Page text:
Unless You Read This…
For decades I’ve said it’s hard to buy a bad gun and easy to buy a bad holster. If you buy a handgun from a major manufacturer you are very unlikely to get bad gun. In general you’ll wind up with a serviceable self-defense weapon. On the other hand, it can be a challenge to find a holster just right for you and your lifestyle. Most people wind up with drawers full of holsters before they find the right one. Here’s a few things to keep in mind.
Many holsters ride too high above the belt, which makes for an unnatural draw-stroke. It’s been alleged high-ride holsters conceal better under a shorter jacket than a normal-ride holster, but really the difference is small. High-ride holsters also allow a short gun to flop away from the body. A normal-ride holster, in which the belt crosses the trigger, will suit most people better most of the time.
Many holsters are canted too far forward. A forward cant in excess of 15 degrees can aid in concealment a little by pulling the gun’s butt forward, but a proper choice of a concealment garment will usually do the same thing. A gun canted too far forward can be very unnatural to draw from, and often thrusts the butt into a rib bone. Most (but not all) experienced people wind up preferring a straight-drop holster or one with only a very slight cant.
Note the gentle cant of the holstered pistol (in a FIST K-1 holster) making for a natural draw stroke. The gun is also carried low, putting the weight of the magazine near the belt. By contrast, the more severe but commonly-found cant of the Glock makes the draw-stroke less natural for most people. Proper belt is a Wilderness Frequent Traveler (green, 1.25″ width).
The best holster in the world is useless without a properly reinforced and exactly size-matched belt.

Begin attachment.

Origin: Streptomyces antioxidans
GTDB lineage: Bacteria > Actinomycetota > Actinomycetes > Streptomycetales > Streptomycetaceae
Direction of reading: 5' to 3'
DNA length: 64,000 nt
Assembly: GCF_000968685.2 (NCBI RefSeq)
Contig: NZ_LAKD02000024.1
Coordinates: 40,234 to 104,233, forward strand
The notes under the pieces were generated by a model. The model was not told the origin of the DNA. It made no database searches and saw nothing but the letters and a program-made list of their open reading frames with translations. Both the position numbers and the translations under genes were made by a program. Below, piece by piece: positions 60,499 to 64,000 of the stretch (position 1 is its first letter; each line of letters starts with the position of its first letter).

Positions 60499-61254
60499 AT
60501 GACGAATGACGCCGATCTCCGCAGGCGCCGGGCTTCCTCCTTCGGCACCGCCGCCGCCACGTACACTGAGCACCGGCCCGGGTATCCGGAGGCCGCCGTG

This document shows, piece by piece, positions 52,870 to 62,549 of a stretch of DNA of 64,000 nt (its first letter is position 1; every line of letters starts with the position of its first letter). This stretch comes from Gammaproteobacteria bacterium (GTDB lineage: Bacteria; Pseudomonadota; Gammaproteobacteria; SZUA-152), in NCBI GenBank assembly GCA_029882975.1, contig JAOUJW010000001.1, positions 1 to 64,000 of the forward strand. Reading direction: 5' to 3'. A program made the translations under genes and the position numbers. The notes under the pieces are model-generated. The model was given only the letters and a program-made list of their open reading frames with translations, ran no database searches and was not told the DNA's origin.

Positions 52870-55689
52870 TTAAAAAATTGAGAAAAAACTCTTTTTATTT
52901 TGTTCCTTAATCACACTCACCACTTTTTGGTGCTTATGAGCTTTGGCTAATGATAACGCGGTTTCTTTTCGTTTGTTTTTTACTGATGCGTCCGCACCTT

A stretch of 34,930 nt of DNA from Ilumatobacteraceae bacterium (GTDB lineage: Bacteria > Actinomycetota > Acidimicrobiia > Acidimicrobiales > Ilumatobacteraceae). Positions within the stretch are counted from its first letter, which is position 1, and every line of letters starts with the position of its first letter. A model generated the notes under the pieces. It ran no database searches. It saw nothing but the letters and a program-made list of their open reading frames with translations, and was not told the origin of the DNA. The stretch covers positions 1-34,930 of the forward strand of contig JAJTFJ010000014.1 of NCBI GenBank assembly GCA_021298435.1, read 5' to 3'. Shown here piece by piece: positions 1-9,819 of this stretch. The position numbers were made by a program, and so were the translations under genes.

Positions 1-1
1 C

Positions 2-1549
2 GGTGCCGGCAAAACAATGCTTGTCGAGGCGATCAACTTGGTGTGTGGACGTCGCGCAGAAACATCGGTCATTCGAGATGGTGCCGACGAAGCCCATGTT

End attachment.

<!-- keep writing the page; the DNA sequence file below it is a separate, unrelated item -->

Here’s a “The Beltman” custom belt matched neatly with a Tauris Holsters LLC CC Snap Mount rig for a
J-frame. You simply can’t go wrong when you go to this sort of quality. Gun is custom J-frame by
Don’t Go Cheap
Many people cheap-out when buying a holster. While the gun provides the capability to defend yourself, it’s the holster allowing that gun to be with you when you need it. If you don’t have a good holster you either won’t carry the gun, or you won’t be able to draw it effectively. Its false logic to say “I just spent $500 on a gun, I’ll be damned if I’ll pay another $85 for a holster when I can buy one for $15.” It’s the old adage: “Ten dollar head? Then buy a $10 helmet.”
Let’s be clear about this too: a proper, purpose-designed gun belt is essential — essential, not nice to have — if you are to carry a holstered handgun effectively. A holstered gun isn’t an object most people carry, and therefore most belts — even sturdy wok belts — don’t properly support the weight of the gun, nor provide the leverage needed to keep it from flopping and shifting about. A proper belt is stiff enough to do this yet comfortable enough to actually wear, which is a bit of a trick to achieve. A proper gun belt is exactly the width of the slots or loops on your holster; not approximately their width. You will have to mate your holster and belt carefully and it’s not a mix-n-match proposition.
This Bobby Macs holster carries the revolver’s heaviest part, the cylinder, at the belt line.
If the holster rides too high, the gun will flop away from the body. Note also the straight
drop, preferred by many experienced pros.
It’s Not Fashion
Too many people will buy a “cool-looking” holster rather than one that works for them. Shoulder holsters and ankle holsters and other exotica have their place, but they are seen on TV and in the movies a lot more than they are seen in use by people who know what they’re doing. The strong-side hip holster (either outside-the-waistband, or inside-the-waistband) is the traditional holster for a reason. It’s comfortable, concealable and efficient and natural to draw from. It’s the place most professionals carry their concealed handgun if they have a choice. Start with one of these, and then try another style only if this traditional choice has shortcomings for you.
By Ralph Mroz